'Bonnie & Clyde' Part 1: Did the bloody, bank-robbing tale captivate or bore?
The four-hour miniseries begins with quite the depressing imagery of Bonnie Parker (Holliday Granger) and Clyde Barrow (Emile Hirsch), their corpses dead and bloodied, being carted through town in their car riddled with bullet holes. We all know where the story is headed, but getting there should be half the fun, right?
Wrong. While the plot itself has potential -- Bonnie and Clyde's infamous crime spree has fascinated the country for the past 80 years -- and the modern re-telling sprinkles feminist ideas into this version's Bonnie, the slow pace and disjointed storytelling leave a lot to be desired. We are supposed to be captivated by Bonnie and Clyde's love at first sight, the overwhelming passion that led them to their life of crime, but they constantly seem like strangers who were never on the same page.
Clyde makes it clear he is only robbing to get enough to make a life for Bonnie -- he even wants to buy a house and have a ton of kids. But Bonnie ... well, she is only it it for the fame. When Clyde brings up babies, she can barely keep the look of disgust off of her face. Aren't these two supposed to be a team?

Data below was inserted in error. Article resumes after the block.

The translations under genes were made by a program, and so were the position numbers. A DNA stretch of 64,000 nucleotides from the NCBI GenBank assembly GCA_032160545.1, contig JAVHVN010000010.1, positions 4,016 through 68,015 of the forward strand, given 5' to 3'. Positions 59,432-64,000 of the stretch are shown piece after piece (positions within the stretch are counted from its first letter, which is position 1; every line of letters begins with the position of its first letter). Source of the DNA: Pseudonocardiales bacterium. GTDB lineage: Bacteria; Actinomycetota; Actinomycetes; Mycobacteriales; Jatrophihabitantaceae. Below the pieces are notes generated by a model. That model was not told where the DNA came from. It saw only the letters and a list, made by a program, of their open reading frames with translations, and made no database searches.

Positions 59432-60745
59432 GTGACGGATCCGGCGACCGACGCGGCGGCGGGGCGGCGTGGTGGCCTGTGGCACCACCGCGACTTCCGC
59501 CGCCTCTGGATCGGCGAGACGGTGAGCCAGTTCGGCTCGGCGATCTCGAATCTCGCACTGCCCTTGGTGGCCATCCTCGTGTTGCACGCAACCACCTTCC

With the introduction of Clyde's "premonitions" and Bonnie's panic attacks, these two don't carry the bravado we expect to see in the lawless couple. They're unsympathetic. When Bonnie and Clyde's latest heist ends up in an accidental murder, Bonnie is more upset over the photo the newspapers used of her than the life that was lost. Even Clyde, who was raped during his first stint in prison, doesn't garner any sympathy as he never speaks of the ordeal or acknowledges that it happened.
"Bonnie & Clyde" concludes its two-night event on Monday (Dec. 9) on History, A&E, and Lifetime.
What did you think of Part 1 of "Bonnie & Clyde?" Will you tune back in for the conclusion to the miniseries?